United States District Court, W.D. Louisiana, Shreveport Division
L. HAYES JUDGE
A. DOUGHTY MAG. JUDGE
before the Court is the Motion for Partial Summary Judgment
filed by Defendants Mabe Trucking Co., Inc.
(“Mabe”), National Interstate Insurance Company
(“NIIC”), and Richard Agee (“Agee”)
[Doc. No. 85]. Defendants move the Court for partial summary
judgment, contending that Plaintiff David Franco
(“Franco”) cannot simultaneously pursue both (1)
a negligence cause of action against Agee, for which Mabe
will be vicariously liable if Agee is found liable; and (2) a
direct negligence claim for Mabe's alleged negligent
entrustment, hiring, and training. Franco has filed an
opposition to the motion [Doc. No. 97]. Defendants have filed
a reply to the opposition [Doc. No. 100].
following reasons, the Defendants' Motion for Partial
Summary Judgment is GRANTED, and Franco's negligence
claims against Mabe for allowing Agee to operate the vehicle,
failing to train him, and failing to maintain the vehicle,
are DISMISSED WITH PREJUDICE.
FACTS AND PROCEDURAL BACKGROUND
case arises out of a motor vehicle accident. On or about
November 24, 2015, Franco's vehicle was involved in a
collision with an 18-wheel truck owned by Mabe and being
driven by Agee on Interstate 20 in Louisiana shortly after
crossing the border between Texas and Louisiana. On November
22, 2016, Franco filed suit against Mabe in the United States
District Court for the Eastern District of Texas, Marshall
Division, alleging diversity of citizenship jurisdiction
under 28 U.S.C. § 1332(a). On July 6, 2017, the suit was
transferred to this Court. On May 3, 2018, Franco filed a
Supplemental and Amended Complaint adding Agee and NIIC as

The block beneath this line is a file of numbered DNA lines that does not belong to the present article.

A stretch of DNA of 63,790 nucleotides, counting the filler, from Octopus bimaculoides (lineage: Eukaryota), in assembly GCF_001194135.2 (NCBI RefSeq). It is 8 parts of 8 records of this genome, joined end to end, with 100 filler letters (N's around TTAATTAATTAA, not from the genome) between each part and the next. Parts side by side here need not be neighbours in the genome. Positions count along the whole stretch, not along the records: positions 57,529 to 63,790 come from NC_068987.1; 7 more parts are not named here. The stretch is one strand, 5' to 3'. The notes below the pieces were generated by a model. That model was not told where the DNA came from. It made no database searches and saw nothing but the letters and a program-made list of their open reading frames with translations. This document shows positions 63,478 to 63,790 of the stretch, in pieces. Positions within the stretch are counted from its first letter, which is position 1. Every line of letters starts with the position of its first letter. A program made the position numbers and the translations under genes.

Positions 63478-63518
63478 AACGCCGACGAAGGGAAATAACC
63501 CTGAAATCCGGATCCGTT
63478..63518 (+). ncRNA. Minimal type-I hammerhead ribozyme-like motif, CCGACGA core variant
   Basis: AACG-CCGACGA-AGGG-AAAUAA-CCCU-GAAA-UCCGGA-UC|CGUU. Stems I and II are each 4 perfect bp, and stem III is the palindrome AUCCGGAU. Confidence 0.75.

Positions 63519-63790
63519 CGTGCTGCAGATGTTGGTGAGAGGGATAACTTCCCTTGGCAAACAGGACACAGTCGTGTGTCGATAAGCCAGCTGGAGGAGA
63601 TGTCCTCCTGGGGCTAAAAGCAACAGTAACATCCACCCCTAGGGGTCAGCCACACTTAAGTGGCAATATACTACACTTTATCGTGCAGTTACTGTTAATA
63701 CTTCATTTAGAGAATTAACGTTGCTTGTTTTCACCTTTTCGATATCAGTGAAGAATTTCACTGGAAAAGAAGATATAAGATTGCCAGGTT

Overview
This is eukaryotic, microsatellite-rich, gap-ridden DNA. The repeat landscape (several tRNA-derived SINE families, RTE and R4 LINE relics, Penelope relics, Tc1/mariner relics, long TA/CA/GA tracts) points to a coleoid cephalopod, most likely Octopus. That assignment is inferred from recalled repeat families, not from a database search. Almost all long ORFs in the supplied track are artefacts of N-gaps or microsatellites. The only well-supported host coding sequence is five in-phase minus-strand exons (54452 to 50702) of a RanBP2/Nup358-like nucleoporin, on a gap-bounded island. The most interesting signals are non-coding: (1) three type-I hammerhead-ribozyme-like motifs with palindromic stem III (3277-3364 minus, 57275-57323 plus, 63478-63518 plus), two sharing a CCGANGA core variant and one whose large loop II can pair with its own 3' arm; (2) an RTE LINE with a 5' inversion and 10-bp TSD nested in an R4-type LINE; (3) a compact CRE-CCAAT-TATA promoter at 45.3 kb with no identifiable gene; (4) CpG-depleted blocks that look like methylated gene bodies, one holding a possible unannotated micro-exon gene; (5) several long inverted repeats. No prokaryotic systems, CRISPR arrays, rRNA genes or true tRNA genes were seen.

alleges that the accident was caused by the negligent
operation of the truck by Agee in pulling onto Interstate 20
directly in front of him. Franco further alleges that Agee
was an employee of Mabe at the time of the accident,
rendering Mabe liable for the negligence of Agee under the
doctrine of respondeat superior. Additionally,
Franco alleges that Mabe is liable for its own actions in
negligently entrusting its vehicle to Agee, negligently
hiring Agee, and negligently training Agee. Without admitting
to liability, Mabe has stipulated that Agee was acting within
the course and scope of his employment with Mabe at the time
of the accident.
August 1, 2018, the Defendants filed the instant Motion for
Partial Summary Judgment. On November 1, 2018, Franco filed
an Opposition. On November 13, 2018, the Defendants filed a
Reply. The Court is now prepared to rule.
LAW AND ANALYSIS
judgment “shall [be] grant[ed] . . . if the movant
shows that there is no genuine dispute as to any material
fact and the movant is entitled to judgment as a matter of
law.” Fed.R.Civ.P. 56(a). A fact is
“material” if proof of its existence or
nonexistence would affect the outcome of the lawsuit under
applicable law in the case. Anderson v. Liberty Lobby,
Inc., 477 U.S. 242, 248 (1986). A dispute about a
material fact is “genuine” if the evidence is
such that a reasonable fact finder could render a verdict for
the nonmoving party. Id.
moving party can meet the initial burden, the burden then
shifts to the nonmoving party to establish the existence of a
genuine issue of material fact for trial. Norman v.
Apache Corp., 19 F.3d 1017, 1023 (5th Cir. 1994). The
nonmoving party must show more than “some metaphysical
doubt as to the material facts.” Matsushita Elec.
Indus. Co., Ltd. v. Zenith Radio Corp., 475 U.S. 574,
586 (1986). In evaluating the evidence tendered by the
parties, the Court must accept the evidence of the nonmovant
as credible and draw all justifiable inferences in its favor.
Anderson, 477 U.S. at 255.
Maintainability of Simultaneously Independent Causes of
diversity cases such as this, federal courts must apply state
substantive law. Erie R.R. Co. v. Tompkins, 304 U.S.
64, 79 (1938). In Louisiana, the principle of vicarious
liability provides employers are “answerable for the
damage occasioned” by their employees when their
employees are exercising the functions of their employment.
La. Civ. Code Art. 2320. Vicarious liability in the
employment context imposes liability upon the employer
without regard to the employer's negligence or fault.
Sampay v. Morton Salt Co., 395 So.2d 326 (La. 1981).